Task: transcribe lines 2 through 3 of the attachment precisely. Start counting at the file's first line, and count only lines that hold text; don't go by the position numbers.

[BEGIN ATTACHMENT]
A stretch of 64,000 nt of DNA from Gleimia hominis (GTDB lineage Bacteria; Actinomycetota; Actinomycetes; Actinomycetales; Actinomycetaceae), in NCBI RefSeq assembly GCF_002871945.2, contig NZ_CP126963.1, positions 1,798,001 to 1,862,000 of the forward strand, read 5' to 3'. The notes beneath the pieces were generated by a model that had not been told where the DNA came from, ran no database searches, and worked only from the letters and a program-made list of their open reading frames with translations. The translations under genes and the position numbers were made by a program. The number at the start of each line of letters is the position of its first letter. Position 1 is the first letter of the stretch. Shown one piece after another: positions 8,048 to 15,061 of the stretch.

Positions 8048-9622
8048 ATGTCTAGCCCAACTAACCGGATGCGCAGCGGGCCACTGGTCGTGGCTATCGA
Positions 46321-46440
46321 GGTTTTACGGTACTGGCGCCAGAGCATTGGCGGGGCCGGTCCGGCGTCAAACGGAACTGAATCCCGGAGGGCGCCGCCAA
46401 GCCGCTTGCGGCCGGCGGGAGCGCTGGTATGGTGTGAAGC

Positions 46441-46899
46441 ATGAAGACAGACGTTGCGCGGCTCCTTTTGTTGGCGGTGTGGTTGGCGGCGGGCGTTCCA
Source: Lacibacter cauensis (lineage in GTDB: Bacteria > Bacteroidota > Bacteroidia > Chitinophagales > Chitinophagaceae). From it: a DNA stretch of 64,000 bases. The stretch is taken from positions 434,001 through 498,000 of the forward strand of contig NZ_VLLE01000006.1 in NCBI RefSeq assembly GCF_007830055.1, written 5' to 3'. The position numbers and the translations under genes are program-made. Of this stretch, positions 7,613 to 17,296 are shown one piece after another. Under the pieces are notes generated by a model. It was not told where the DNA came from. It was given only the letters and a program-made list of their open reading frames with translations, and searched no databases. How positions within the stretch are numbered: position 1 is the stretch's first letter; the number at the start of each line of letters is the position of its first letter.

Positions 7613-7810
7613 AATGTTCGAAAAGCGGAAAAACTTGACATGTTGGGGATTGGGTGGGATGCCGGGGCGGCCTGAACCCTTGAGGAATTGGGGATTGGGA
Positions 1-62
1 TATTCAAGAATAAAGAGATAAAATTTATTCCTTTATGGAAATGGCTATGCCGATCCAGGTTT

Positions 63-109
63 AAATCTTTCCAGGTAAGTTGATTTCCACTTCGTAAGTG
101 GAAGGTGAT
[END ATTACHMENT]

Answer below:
Positions 8048-9622
8048 ATGTCTAGCCCAACTAACCGGATGCGCAGCGGGCCACTGGTCGTGGCTATCGA